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Identification of Carboniferous (320 Million Years Old) Class Ic Amber

Science  02 Oct 2009:
Vol. 326, Issue 5949, pp. 132-134
DOI: 10.1126/science.1177539

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Extra Ancient Amber

Amber is fossilized tree resin, typically produced by trees in response to an injury. Most amber is Mesozoic or Cenozoic in age (dating back as far as 250 million years ago), and the most common class, produced primarily by angiosperms, is formed from distinct complex polyterpenoids. Bray and Anderson (p. 132; see the Perspective by Grimaldi) now find that amber from the Carboniferous, dating to more than 300 million years ago, long before the evolution of angiosperms, has a similar chemistry. Thus, the biosynthetic mechanism for producing complex ambers evolved long before the appearance of flowering plants.

Abstract

The presence of amber, the fossil form of the resins produced by many types of higher plants, has been reported from many localities in Mesozoic and Cenozoic rocks. We have found Class I (polylabdanoid) amber in Carboniferous sediments dating to ~320 million years ago. This result demonstrates that preconifer gymnosperms evolved the biosynthetic mechanisms to produce complex polyterpenoid resins earlier than previously believed and that the biosynthetic pathways leading to the types of polylabdanoid resins that are now typically found in conifers and those now typically found in angiosperms had already diverged by the Carboniferous.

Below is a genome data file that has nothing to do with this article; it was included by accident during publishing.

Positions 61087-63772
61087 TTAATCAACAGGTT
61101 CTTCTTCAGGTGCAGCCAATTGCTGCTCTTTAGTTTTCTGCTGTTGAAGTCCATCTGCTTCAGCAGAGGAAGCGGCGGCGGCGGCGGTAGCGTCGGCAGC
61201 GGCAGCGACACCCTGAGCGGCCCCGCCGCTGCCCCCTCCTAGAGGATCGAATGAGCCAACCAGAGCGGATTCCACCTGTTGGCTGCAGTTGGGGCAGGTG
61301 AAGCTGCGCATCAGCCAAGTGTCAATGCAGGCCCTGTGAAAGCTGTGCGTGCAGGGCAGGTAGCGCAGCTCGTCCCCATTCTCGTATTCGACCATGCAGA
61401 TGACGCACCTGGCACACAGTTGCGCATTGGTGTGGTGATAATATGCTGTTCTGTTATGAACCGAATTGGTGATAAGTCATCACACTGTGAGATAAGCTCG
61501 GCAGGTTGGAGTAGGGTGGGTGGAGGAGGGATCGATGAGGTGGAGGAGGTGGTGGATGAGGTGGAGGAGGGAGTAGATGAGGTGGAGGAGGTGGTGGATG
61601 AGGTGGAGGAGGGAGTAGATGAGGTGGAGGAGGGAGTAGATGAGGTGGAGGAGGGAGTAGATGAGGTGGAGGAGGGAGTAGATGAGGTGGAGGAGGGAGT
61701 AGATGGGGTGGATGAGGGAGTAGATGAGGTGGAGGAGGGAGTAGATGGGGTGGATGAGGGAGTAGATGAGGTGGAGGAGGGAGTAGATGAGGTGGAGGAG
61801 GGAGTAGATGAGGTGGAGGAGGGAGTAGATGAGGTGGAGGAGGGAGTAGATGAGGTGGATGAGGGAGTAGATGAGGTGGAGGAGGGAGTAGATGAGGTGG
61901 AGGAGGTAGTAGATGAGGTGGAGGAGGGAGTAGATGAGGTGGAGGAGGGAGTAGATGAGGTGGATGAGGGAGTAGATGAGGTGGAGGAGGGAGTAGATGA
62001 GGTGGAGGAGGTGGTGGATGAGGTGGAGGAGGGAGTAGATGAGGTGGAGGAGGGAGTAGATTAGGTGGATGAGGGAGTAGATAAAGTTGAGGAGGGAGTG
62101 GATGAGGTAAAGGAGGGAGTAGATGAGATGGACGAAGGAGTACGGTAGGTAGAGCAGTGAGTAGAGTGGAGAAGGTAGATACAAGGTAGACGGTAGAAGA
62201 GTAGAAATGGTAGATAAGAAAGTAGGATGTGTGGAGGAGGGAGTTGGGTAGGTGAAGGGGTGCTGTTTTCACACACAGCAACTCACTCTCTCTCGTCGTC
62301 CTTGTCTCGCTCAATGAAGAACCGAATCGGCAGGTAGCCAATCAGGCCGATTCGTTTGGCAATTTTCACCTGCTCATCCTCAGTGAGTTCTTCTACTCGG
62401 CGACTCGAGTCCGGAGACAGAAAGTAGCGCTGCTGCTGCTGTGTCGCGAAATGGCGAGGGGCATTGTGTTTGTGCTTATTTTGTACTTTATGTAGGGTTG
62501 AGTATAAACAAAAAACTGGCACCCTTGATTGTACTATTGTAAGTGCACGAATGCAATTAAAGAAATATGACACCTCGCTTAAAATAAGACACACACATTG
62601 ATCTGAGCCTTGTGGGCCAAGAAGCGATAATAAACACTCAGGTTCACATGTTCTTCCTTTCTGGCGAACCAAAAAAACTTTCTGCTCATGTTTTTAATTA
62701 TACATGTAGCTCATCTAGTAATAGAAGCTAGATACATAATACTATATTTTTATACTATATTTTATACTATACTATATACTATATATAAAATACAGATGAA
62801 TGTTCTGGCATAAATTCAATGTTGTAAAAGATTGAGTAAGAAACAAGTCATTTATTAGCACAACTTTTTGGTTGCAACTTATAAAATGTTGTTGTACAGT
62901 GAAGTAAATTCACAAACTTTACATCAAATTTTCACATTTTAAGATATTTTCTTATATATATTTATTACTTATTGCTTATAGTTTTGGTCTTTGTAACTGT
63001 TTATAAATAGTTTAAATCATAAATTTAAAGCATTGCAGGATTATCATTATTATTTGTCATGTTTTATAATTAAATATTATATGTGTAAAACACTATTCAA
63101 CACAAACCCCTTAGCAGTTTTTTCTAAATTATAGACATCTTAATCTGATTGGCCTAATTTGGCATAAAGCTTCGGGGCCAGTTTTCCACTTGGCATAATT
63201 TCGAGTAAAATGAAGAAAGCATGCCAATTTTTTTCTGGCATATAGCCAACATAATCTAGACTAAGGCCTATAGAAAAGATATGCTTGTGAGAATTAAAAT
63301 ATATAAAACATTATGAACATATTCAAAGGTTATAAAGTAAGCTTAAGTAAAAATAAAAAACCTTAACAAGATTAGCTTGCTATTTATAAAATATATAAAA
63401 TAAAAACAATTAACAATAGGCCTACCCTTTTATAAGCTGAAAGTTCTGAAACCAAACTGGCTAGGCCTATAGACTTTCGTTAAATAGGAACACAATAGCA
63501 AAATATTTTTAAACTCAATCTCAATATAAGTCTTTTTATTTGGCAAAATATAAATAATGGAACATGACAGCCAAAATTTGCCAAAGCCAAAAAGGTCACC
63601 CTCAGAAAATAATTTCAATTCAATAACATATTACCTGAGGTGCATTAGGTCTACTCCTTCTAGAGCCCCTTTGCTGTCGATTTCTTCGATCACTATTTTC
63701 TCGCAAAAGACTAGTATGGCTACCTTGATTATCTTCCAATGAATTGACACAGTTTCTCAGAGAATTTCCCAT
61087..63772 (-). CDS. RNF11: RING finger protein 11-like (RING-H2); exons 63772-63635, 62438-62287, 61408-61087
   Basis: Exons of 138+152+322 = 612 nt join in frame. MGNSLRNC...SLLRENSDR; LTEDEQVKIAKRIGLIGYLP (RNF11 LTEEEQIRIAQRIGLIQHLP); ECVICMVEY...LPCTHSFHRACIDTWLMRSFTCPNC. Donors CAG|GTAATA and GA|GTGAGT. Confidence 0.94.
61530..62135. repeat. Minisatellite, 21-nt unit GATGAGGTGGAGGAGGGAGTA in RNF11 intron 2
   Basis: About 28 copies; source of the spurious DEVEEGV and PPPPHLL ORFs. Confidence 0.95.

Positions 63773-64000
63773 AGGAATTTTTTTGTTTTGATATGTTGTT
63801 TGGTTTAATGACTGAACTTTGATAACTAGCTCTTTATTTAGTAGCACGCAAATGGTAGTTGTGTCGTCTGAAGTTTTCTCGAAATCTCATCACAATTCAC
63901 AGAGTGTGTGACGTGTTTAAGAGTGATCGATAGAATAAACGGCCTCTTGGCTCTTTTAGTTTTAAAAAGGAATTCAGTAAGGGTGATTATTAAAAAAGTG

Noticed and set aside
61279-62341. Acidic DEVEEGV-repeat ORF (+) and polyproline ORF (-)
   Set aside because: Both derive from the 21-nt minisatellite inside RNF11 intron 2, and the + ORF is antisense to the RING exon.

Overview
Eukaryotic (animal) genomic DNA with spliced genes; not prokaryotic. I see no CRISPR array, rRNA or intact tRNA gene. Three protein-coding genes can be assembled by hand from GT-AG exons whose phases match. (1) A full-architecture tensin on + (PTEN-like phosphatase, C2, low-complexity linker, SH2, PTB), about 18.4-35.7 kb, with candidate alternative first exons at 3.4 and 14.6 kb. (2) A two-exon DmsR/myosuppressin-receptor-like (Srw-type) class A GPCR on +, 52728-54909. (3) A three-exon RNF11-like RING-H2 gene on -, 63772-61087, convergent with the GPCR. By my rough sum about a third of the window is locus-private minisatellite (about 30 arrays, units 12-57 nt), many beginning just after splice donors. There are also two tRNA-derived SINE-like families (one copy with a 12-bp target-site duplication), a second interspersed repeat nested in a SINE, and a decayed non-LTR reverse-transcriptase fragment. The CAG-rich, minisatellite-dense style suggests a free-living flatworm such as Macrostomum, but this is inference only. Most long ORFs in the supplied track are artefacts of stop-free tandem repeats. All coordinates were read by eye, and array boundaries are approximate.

• * Present address: Department of Earth and Planetary Sciences, Macquarie University, Sydney, New South Wales 2109, Australia.

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